Installing "Big Red"

"Big Red", 115h x 57w x 32d

Blue Hill Art & Cultural Center

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Portrayals Imagined and Observed

May 9th- November 1, 2019
 
May 9th Opening Reception 

5:30- 7:30pm


 

 The current exhibition at the Blue Hill Art & Cultural Center delves into the imagination and upon artist’s individual perception. An exhibition of diverse works  by a wide range of artists, the show of paintings, drawings and prints engage the viewer.



An  exhibition within an exhibition features the works of the late Martin Lyons, (1923-1995).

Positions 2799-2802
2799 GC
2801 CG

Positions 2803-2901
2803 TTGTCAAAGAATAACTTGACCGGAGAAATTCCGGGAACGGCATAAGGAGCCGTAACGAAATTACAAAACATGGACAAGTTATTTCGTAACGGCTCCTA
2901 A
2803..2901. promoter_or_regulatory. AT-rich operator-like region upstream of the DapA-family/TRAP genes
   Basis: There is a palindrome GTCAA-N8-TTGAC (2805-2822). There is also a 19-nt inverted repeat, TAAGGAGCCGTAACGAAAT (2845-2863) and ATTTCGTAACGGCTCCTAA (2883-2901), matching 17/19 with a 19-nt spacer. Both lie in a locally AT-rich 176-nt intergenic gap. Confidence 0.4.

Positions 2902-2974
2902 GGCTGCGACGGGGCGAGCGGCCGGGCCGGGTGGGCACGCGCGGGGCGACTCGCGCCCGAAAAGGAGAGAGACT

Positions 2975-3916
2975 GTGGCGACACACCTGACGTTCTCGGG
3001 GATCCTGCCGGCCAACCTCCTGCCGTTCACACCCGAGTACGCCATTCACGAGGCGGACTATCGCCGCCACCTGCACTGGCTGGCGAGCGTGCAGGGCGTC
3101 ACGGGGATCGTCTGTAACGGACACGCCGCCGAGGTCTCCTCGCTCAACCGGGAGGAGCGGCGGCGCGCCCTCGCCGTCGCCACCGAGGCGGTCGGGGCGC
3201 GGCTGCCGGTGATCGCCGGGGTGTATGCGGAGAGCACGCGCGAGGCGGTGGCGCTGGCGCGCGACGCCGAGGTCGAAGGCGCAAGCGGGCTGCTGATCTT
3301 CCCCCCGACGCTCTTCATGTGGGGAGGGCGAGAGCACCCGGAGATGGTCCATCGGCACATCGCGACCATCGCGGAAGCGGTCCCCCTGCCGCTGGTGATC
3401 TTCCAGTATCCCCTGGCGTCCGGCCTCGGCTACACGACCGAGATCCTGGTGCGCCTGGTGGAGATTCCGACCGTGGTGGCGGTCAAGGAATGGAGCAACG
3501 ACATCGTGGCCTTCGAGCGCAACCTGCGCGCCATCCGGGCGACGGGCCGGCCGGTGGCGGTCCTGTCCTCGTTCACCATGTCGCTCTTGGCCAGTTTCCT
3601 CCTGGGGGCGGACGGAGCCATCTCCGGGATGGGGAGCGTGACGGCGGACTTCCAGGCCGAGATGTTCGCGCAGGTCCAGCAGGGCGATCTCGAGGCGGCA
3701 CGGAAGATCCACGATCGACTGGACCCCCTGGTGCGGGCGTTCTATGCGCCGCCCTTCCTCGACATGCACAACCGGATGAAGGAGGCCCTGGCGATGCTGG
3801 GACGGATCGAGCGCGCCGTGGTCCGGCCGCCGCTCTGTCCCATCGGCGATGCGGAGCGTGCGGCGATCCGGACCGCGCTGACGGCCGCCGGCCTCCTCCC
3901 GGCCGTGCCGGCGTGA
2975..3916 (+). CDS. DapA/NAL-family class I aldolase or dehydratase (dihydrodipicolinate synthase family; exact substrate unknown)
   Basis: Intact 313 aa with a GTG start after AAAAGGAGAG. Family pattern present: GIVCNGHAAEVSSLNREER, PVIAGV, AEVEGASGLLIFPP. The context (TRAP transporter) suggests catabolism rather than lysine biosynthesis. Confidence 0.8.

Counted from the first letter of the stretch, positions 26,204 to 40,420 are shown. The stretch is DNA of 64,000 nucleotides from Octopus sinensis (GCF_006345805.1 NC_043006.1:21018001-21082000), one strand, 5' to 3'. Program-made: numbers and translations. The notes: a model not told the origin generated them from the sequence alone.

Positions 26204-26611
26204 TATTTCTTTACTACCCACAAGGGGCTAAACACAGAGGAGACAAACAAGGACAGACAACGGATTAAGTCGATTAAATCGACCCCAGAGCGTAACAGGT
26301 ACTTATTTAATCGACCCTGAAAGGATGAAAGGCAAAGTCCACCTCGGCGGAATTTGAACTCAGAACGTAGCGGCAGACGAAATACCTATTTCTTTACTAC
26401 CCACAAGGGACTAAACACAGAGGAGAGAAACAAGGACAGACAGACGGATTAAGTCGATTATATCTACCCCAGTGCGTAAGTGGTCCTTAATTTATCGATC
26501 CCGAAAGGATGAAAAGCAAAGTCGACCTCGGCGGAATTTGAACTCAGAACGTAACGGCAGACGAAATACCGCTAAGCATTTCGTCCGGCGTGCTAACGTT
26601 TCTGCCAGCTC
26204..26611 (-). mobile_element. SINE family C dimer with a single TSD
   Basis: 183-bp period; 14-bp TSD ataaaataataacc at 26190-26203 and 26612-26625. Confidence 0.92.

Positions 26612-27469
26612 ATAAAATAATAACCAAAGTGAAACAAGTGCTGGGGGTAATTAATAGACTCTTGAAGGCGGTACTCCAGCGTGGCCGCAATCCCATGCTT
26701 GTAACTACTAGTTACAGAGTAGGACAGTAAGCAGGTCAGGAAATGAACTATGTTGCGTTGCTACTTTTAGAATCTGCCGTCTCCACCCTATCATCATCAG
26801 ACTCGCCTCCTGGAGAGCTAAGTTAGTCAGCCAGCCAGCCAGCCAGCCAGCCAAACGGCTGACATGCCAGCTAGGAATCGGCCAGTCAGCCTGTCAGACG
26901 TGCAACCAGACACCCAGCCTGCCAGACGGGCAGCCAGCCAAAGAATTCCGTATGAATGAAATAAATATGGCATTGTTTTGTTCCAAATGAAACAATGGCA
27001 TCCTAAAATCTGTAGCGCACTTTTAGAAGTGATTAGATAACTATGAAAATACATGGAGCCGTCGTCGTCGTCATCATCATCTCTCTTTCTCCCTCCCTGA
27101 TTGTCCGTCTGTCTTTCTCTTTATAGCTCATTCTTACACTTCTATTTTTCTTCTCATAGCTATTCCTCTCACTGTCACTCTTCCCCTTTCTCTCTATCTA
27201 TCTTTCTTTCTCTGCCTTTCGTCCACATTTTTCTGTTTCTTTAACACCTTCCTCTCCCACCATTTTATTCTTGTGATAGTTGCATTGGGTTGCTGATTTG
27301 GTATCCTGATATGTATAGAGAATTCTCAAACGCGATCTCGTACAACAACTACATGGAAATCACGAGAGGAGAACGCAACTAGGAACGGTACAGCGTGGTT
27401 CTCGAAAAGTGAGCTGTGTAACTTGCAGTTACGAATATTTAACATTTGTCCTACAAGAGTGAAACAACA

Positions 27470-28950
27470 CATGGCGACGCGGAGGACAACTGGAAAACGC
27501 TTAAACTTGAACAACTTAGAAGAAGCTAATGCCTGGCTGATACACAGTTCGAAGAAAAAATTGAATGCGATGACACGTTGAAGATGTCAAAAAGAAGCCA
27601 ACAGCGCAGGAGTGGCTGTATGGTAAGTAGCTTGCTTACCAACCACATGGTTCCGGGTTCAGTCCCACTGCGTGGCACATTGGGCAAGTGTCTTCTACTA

MARTIN SPENCER LYONS

An Appreciation








 

James Lancel McElhinney © 2019


 

Martin Spencer Lyons showed great promise as an artist, poet and philosopher in his early teens. As a protégé of Robert Brackman, and as a student at the Art Students League of New York, Lyons was on a trajectory that would have given him immediate entrée into the art-world. His cousin Norman Hirschl became a prominent art-dealer. His parents were socially connected with noted art-patrons like the Thannhausers. Lyons’s painting displayed intelligence, confidence and facility rarely found in artworks by one so young. In his late teens, Martin Lyons suddenly presented signs of mental instability that led to hospitalization. Subjected to a regimen of treatments that today would be unthinkable, at various times he seemed to recover, before suffering cyclical relapses. Throughout the course of his life, Lyons made paintings and drawings, leaving behind a remarkable body of work.